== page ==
Results CLD had a frequency of 15.4% for all patients with chest imaging. Not all cysts were evident on radiography, and CLD frequency was 30.9% for the patients with chest CT scan. Six patients had cysts without other radiographic findings. CLD was associated with older age (OR, 1.1; 95% CI, 1.0-1.16), a diagnosis of secondary SS (OR, 12.1; 95% CI, 1.12-130.4), and seropositivity for anti-SS-related antigen A/Ro autoantibodies (OR, 26.9; 95% CI, 1.44-93.61). There was no radiologic progression of CLD for 12 patients after a 4-year median follow-up. Lung function did not exhibit temporal worsening. CLD did not correlate with a specific pattern in pulmonary function testing. Two patients had secondary infectious complications of the cysts.

And here is a nice general review of cystic lung disease and its various associations.

Monday, October 24, 2016

Viral infection in community acquired pneumonia





Abstract:
The advent of PCR has improved the identification of viruses in patients with community-acquired pneumonia (CAP). Several studies have used PCR to establish the importance of viruses in the aetiology of CAP.



We performed a systematic review and meta-analysis of the studies that reported the proportion of viral infection detected via PCR in patients with CAP. We excluded studies with paediatric populations. The primary outcome was the proportion of patients with viral infection. The secondary outcome was short-term mortality.



Our review included 31 studies. Most obtained PCR via nasopharyngeal or oropharyngeal swab. The pooled proportion of patients with viral infection was 24.5% (95% CI 21.5–27.5%). In studies that obtained lower respiratory samples in greater than 50% of patients, the proportion was 44.2% (95% CI 35.1–53.3%). The odds of death were higher in patients with dual bacterial and viral infection (OR 2.1, 95% CI 1.32–3.31).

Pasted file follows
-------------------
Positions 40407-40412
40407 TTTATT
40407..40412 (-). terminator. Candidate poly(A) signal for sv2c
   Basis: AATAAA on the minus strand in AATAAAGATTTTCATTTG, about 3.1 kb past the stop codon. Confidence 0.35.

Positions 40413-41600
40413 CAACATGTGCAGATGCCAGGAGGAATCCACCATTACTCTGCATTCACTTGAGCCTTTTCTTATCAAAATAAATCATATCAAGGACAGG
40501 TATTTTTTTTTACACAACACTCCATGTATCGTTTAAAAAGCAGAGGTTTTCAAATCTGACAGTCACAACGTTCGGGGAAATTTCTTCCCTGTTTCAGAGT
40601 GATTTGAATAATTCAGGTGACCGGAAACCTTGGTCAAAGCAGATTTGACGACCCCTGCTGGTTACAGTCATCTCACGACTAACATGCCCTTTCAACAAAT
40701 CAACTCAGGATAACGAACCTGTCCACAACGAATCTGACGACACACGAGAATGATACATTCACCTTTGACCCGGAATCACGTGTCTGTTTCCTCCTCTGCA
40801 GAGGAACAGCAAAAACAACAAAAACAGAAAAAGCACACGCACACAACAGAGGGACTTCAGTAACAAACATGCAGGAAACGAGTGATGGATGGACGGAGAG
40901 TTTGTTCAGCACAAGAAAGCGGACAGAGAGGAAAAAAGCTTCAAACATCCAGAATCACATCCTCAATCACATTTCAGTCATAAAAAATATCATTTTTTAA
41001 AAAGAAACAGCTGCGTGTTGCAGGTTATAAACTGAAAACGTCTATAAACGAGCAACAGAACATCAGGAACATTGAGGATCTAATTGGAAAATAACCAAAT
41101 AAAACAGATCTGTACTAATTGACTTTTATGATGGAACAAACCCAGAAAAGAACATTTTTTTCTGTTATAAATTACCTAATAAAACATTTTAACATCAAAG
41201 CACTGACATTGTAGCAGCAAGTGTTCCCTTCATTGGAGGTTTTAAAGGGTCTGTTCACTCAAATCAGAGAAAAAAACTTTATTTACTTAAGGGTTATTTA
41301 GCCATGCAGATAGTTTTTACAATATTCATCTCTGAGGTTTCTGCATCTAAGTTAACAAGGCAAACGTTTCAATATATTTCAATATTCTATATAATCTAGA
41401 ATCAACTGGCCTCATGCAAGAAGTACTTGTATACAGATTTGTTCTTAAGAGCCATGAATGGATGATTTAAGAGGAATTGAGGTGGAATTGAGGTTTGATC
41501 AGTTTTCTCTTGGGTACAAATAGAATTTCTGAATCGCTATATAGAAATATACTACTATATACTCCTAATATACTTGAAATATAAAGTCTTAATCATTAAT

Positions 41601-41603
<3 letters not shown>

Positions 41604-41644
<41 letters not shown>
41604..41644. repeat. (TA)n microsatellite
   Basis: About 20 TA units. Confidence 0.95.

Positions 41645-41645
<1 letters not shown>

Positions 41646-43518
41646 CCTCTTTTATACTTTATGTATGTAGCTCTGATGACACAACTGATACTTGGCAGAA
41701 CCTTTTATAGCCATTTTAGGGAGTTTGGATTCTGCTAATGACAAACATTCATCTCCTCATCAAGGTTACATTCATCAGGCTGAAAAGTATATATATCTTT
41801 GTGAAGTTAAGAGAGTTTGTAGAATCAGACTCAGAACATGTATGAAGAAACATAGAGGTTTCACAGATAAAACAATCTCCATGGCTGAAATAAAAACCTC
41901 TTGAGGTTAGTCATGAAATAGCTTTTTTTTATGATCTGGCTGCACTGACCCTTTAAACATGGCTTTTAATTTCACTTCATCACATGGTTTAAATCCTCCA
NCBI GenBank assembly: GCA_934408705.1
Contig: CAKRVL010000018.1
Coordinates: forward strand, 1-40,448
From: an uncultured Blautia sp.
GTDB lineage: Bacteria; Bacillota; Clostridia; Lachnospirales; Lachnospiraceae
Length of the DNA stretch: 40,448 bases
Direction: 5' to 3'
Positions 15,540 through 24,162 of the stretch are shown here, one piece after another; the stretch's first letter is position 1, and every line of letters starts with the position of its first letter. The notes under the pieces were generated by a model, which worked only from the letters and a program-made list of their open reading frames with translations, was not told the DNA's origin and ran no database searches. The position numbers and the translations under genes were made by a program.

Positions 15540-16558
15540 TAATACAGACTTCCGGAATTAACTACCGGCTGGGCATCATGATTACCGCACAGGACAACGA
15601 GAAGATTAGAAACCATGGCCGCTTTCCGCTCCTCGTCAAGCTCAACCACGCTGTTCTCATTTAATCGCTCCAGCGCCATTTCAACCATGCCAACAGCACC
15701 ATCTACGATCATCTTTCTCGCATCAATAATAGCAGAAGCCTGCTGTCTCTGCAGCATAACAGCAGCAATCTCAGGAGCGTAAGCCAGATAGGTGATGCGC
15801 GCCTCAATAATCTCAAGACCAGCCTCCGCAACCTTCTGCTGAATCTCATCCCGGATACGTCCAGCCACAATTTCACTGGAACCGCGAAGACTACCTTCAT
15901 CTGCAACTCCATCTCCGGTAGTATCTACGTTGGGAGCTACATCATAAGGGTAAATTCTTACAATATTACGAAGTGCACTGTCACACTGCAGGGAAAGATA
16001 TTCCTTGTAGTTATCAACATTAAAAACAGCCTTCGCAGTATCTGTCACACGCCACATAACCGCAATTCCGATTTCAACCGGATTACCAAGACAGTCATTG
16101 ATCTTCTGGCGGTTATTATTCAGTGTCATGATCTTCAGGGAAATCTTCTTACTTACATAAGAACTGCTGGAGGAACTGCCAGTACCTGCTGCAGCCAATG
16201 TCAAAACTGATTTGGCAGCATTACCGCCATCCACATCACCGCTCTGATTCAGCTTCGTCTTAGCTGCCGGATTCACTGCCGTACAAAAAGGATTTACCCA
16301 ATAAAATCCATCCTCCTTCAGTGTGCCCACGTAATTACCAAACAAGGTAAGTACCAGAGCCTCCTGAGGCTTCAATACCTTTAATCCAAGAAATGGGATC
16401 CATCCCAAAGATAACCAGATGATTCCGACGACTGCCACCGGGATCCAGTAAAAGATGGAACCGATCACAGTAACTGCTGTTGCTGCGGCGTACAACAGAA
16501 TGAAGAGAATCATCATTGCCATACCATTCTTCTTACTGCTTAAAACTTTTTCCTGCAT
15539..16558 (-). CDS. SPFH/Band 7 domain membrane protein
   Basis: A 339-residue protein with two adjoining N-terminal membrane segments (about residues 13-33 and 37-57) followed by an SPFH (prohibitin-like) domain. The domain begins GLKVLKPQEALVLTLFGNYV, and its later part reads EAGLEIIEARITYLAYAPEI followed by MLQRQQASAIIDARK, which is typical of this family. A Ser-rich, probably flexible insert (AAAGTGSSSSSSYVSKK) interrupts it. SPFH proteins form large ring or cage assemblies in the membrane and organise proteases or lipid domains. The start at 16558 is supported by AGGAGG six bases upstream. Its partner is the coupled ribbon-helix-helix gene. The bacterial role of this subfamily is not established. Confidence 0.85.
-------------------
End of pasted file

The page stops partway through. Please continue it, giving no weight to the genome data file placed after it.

Viral infection is present in a high proportion of patients with CAP. The true proportion of viral infection is probably underestimated because of negative test results from nasopharyngeal or oropharyngeal swab PCR. There is increased mortality in patients with dual bacterial and viral infection.

Sunday, October 23, 2016

PE may be hiding out in patients with COPD exacerbation



Background COPD patients encounter episodes of increased inflammation, so-called acute exacerbations of COPD (AE-COPD). In 30% of AE-COPD no clear etiology is found. Since there is a well-known crosstalk between inflammation and thrombosis, the objectives of this study were to determine the prevalence, embolus localization and clinical relevance, and clinical markers of pulmonary embolism (PE) in unexplained AE-COPD.
Methods A systematic search was performed using MEDLINE and EMBASE platforms from 1974 – October 2015. Prospective- and cross-sectional studies that included patients with an AE-COPD and used pulmonary CT-angiography for diagnosis of PE were included.
Results The systematic search resulted in 1650 records. Main reports of 22 articles were reviewed and 7 studies were included. The pooled prevalence of PE in unexplained AE-COPD was 16.1% (95% confidence-interval 8.3%-25.8%) in a total of 880 patients. Sixty-eight percent of the emboli found were located in the main pulmonary arteries, lobar arteries or inter-lobar arteries. Mortality and length of hospital admission seem to be increased in patients with unexplained AE-COPD and PE. Pleuritic chest pain and cardiac failure were more frequently reported in patients with unexplained AE-COPD and PE. In contrast, signs of respiratory tract infection was less frequently related to PE.
Conclusions PE is frequently seen in unexplained AE-COPD. Two-thirds of emboli are found at localizations that have a clear indication for anticoagulant treatment. These findings merit clinical attention. PE should receive increased awareness in patients with unexplained AE-COPD, especially when pleuritic chest pain and signs of cardiac failure are present and no clear infectious origin can be identified.
The mechanism of the association, as pointed out in the abstract above, may be the association between inflammation and thrombosis.

Other factors were mentioned as possible mechanisms for the association, as pointed out in a review of the paper by ACP Hospitalist Weekly.

This is not the first time such an association has been mentioned, and I have blogged about it several times in the past including here.